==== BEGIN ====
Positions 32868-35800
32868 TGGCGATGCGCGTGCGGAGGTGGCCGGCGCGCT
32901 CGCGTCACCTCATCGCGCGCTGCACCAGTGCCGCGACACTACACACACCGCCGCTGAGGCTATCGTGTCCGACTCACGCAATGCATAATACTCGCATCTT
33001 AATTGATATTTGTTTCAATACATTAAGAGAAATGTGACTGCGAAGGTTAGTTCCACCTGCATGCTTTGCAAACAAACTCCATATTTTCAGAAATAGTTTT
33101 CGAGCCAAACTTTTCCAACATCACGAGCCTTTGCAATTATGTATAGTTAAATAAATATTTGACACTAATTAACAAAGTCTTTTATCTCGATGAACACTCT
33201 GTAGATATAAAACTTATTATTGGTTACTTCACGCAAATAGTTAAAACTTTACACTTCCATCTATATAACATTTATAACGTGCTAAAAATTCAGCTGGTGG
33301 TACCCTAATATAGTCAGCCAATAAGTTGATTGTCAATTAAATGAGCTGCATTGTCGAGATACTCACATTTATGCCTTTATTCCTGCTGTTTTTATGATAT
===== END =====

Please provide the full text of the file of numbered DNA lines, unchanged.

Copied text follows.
Positions 32868-35800
32868 TGGCGATGCGCGTGCGGAGGTGGCCGGCGCGCT
32901 CGCGTCACCTCATCGCGCGCTGCACCAGTGCCGCGACACTACACACACCGCCGCTGAGGCTATCGTGTCCGACTCACGCAATGCATAATACTCGCATCTT
33001 AATTGATATTTGTTTCAATACATTAAGAGAAATGTGACTGCGAAGGTTAGTTCCACCTGCATGCTTTGCAAACAAACTCCATATTTTCAGAAATAGTTTT
33101 CGAGCCAAACTTTTCCAACATCACGAGCCTTTGCAATTATGTATAGTTAAATAAATATTTGACACTAATTAACAAAGTCTTTTATCTCGATGAACACTCT
33201 GTAGATATAAAACTTATTATTGGTTACTTCACGCAAATAGTTAAAACTTTACACTTCCATCTATATAACATTTATAACGTGCTAAAAATTCAGCTGGTGG
33301 TACCCTAATATAGTCAGCCAATAAGTTGATTGTCAATTAAATGAGCTGCATTGTCGAGATACTCACATTTATGCCTTTATTCCTGCTGTTTTTATGATAT